COP16 report: Negotiators bunker down as week two begins
- 07 December 2010
The final week of negotiations started in Cancun today (Monday), and Damian Ryan, Senior Policy Manager at The Climate Group, reports back on what progress has been made, and what issues still need to be resolved with only four more negotiating days remaining.
Observers were left with little to observe today as the second and final week of the UN climate conference in Cancun, Mexico kicked off. Although negotiators were busy, with some 18 formal meetings scheduled, all of these took place behind closed doors. The meetings covered all aspects of the two-track negotiating process, from new rules under the Kyoto Protocol to adaptation under the Convention. With the high-level ministerial session of the conference due to start tomorrow (Tuesday) afternoon, negotiators are under pressure to deliver draft decisions for ministers to discuss and approve.
To help facilitate progress by officials, a number of the ministers who arrived over the weekend have been paired to provide political input on the least advanced and more contentious issues. Australia’s climate minister is working with his Bangladeshi counterpart on climate finance and technology, Indonesia and New Zealand ministers are dealing with mitigation and transparency issues, and Brazil and the UK have responsibility for Kyoto matters. The extent to which progress was (or wasn’t) made today will likely set the scene for developments through the rest of the week.
With little then to follow, the highlight for many observers was a special stakeholder session hosted by President Calderon of Mexico. The Mexican government has been active through the year engaging not only other countries, but also the variety of observer constituencies (ranging from scientists to indigenous groups) that attend UNFCCC meetings.
This deft diplomacy has earned Mexico considerable praise, and has done much to create the generally pragmatic and realistic mood surrounding the negotiations. The stakeholder session was an opportunity for President Calderon to personally reiterate the importance of observers to the process. Encouragingly, Calderon focused his comments particularly on the importance of business in tackling climate change. The President called for greater public and private partnerships, which he said were necessary for developing low-carbon economies.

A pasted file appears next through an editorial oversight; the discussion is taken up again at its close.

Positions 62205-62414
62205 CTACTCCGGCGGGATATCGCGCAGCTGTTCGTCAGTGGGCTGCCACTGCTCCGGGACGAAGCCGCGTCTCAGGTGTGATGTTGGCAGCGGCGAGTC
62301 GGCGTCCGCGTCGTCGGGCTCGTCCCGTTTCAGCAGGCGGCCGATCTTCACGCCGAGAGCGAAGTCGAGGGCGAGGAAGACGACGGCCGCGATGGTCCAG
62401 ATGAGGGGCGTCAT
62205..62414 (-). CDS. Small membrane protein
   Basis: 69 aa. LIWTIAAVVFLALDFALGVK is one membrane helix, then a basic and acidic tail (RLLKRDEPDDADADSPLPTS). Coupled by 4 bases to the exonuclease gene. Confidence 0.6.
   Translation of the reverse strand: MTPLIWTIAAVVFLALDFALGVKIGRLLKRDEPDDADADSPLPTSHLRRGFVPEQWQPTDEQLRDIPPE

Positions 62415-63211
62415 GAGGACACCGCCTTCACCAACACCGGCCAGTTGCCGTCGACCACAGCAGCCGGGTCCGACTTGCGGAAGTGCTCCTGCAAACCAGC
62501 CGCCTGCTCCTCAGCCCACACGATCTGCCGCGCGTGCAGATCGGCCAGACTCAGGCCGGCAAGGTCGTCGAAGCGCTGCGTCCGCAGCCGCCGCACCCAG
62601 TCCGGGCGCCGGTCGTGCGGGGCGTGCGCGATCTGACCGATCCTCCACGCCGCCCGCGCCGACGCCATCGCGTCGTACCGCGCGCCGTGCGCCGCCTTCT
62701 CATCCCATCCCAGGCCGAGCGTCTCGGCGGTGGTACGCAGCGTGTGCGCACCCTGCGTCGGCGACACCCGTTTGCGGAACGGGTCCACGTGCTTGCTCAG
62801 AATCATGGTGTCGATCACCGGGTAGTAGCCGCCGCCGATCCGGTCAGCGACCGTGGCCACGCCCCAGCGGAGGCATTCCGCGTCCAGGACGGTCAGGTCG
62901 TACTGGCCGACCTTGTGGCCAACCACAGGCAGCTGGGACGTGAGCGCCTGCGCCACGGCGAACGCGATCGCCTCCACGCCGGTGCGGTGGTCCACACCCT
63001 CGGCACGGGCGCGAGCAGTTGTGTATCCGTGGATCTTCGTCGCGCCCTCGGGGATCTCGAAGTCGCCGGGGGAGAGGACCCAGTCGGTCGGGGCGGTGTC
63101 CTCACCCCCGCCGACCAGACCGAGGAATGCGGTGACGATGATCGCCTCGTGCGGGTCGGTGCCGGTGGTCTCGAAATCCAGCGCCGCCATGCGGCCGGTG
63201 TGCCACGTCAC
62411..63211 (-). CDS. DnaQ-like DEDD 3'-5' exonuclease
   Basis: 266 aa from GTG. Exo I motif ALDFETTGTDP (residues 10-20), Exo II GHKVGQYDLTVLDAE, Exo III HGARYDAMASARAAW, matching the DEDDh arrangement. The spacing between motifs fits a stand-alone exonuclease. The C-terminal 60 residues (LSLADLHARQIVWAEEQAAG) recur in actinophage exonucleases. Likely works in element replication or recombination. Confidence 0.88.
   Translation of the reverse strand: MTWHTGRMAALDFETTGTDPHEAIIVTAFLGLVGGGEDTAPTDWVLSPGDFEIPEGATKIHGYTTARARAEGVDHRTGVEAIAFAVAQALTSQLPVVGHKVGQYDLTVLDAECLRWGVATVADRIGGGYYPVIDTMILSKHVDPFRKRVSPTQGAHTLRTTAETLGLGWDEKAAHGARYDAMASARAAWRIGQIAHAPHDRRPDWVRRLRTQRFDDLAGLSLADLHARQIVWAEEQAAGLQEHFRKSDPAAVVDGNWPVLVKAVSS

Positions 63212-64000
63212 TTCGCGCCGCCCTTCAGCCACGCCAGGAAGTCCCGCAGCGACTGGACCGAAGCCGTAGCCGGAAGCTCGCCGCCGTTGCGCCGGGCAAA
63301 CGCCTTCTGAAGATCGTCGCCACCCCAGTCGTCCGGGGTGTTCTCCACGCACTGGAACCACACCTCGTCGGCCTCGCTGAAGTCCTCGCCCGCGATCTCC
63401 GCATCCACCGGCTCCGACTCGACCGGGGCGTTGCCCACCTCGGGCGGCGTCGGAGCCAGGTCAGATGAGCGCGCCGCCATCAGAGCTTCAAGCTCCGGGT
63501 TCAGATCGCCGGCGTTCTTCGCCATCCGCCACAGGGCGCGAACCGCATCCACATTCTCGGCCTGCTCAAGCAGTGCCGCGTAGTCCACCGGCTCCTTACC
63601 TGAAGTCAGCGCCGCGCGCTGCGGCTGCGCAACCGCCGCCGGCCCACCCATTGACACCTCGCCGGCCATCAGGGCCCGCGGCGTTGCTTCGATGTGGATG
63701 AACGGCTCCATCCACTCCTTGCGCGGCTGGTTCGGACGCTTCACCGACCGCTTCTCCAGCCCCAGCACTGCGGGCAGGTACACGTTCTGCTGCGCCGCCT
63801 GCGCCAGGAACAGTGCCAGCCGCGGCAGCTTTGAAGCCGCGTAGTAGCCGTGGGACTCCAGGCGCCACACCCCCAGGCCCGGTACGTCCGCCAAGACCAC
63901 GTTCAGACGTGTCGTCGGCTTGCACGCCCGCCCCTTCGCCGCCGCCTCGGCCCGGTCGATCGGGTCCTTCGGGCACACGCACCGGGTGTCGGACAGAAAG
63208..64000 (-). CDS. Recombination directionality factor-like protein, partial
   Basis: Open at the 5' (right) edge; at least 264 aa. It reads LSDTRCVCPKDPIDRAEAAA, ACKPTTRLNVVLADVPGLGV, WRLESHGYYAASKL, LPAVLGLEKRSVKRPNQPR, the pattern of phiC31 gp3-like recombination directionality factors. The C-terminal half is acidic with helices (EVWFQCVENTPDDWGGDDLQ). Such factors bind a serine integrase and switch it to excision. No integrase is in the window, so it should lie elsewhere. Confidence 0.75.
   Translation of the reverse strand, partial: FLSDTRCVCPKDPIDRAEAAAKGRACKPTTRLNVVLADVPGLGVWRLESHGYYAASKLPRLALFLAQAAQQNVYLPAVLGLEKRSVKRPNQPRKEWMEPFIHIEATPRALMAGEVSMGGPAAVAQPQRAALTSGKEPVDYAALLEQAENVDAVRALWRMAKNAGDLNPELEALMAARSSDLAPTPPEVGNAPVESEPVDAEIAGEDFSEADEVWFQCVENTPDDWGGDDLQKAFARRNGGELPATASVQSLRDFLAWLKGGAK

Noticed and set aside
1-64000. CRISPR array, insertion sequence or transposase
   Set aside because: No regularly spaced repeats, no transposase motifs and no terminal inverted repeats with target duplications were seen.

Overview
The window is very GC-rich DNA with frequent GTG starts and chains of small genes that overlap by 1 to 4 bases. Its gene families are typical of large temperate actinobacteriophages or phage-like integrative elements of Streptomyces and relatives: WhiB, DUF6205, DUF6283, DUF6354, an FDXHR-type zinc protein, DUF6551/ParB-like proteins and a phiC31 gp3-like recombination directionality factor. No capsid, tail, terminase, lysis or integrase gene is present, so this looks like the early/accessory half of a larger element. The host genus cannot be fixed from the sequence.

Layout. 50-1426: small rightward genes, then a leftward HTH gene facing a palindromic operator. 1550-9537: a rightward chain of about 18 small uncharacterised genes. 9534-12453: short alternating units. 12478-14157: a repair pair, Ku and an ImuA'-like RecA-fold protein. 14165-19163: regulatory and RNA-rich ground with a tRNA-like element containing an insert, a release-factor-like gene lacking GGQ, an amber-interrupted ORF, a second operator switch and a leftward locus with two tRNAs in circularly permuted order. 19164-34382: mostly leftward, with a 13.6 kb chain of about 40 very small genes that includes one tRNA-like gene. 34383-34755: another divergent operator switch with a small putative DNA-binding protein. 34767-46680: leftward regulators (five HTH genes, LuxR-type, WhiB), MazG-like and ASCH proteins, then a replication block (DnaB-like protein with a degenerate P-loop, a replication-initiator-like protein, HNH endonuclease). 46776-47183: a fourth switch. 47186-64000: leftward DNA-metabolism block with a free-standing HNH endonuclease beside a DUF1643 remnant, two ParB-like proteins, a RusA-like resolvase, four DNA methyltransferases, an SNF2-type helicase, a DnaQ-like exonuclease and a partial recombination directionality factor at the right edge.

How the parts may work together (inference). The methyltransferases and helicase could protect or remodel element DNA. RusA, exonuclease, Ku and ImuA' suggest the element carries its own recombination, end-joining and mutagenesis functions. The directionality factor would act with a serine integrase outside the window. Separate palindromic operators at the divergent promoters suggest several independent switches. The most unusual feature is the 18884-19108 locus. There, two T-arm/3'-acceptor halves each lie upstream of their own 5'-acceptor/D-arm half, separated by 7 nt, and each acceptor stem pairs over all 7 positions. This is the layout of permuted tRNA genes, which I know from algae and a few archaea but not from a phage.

The President’s positive comments on the role of business come on top of a number of other positive developments for the private sector in Cancun. In the CDM discussions, for example, space has opened up for a proper discussion on the possible inclusion of Carbon Capture and Storage (CCS) as an allowed technology under the mechanism. While it's still early days, this is the first time countries have moved beyond fixed ‘yes’ / ‘no’ positions on the issue. According to those familiar with the issue, this development is seen as something of an historic milestone. Movement on other CDM reforms, such as programmatic baselines, have also raised expectations amongst carbon market experts about improved future investment opportunities.
Of course things are not all plain sailing. Some business delegates, for example, have drawn attention to the mandate of the proposed Technology Executive Committee (TEC), which is expected to be established under a new UNFCCC ‘Technology Mechanism’. The issue here is around the authority and power of the TEC. Businesses want to know whether it would act in an advisory role, or in a more interventionist manner. Generally speaking, developed countries favour the former, while developing ones the latter role. Although businesses support the establishment of the mechanism, they want to avoid one which needlessly imposes extra costs and burdens on their operations.
With just 4 days now left, greater clarity on these and other issues should in theory begin to emerge in the coming day or two. Whether or not countries are actually on track for a successful summit outcome remains far from certain, however. In short, Cancun is proving to be a typical COP.